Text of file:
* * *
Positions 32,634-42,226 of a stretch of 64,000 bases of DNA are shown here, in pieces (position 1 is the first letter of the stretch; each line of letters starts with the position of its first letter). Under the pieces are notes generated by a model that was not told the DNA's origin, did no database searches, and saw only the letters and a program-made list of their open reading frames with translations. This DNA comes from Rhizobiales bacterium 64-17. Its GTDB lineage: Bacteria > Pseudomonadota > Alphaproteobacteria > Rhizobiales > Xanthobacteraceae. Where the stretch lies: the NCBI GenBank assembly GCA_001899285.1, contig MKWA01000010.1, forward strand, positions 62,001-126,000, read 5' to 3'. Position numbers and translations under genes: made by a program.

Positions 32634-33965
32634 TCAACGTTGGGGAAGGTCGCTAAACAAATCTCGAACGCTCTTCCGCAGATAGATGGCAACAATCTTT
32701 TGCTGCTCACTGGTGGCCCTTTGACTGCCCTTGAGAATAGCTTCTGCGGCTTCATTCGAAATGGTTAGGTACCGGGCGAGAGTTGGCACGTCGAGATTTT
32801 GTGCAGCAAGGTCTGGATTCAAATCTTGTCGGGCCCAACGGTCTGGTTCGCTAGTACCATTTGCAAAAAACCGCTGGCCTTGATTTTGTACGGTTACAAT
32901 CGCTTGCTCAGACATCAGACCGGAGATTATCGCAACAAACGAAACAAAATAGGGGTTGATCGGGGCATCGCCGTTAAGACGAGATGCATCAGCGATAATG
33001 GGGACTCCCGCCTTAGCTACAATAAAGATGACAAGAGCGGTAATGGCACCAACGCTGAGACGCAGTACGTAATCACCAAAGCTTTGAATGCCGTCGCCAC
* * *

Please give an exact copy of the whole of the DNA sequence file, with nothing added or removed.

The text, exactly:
Positions 32,634-42,226 of a stretch of 64,000 bases of DNA are shown here, in pieces (position 1 is the first letter of the stretch; each line of letters starts with the position of its first letter). Under the pieces are notes generated by a model that was not told the DNA's origin, did no database searches, and saw only the letters and a program-made list of their open reading frames with translations. This DNA comes from Rhizobiales bacterium 64-17. Its GTDB lineage: Bacteria > Pseudomonadota > Alphaproteobacteria > Rhizobiales > Xanthobacteraceae. Where the stretch lies: the NCBI GenBank assembly GCA_001899285.1, contig MKWA01000010.1, forward strand, positions 62,001-126,000, read 5' to 3'. Position numbers and translations under genes: made by a program.

Positions 32634-33965
32634 TCAACGTTGGGGAAGGTCGCTAAACAAATCTCGAACGCTCTTCCGCAGATAGATGGCAACAATCTTT
32701 TGCTGCTCACTGGTGGCCCTTTGACTGCCCTTGAGAATAGCTTCTGCGGCTTCATTCGAAATGGTTAGGTACCGGGCGAGAGTTGGCACGTCGAGATTTT
32801 GTGCAGCAAGGTCTGGATTCAAATCTTGTCGGGCCCAACGGTCTGGTTCGCTAGTACCATTTGCAAAAAACCGCTGGCCTTGATTTTGTACGGTTACAAT
32901 CGCTTGCTCAGACATCAGACCGGAGATTATCGCAACAAACGAAACAAAATAGGGGTTGATCGGGGCATCGCCGTTAAGACGAGATGCATCAGCGATAATG
33001 GGGACTCCCGCCTTAGCTACAATAAAGATGACAAGAGCGGTAATGGCACCAACGCTGAGACGCAGTACGTAATCACCAAAGCTTTGAATGCCGTCGCCAC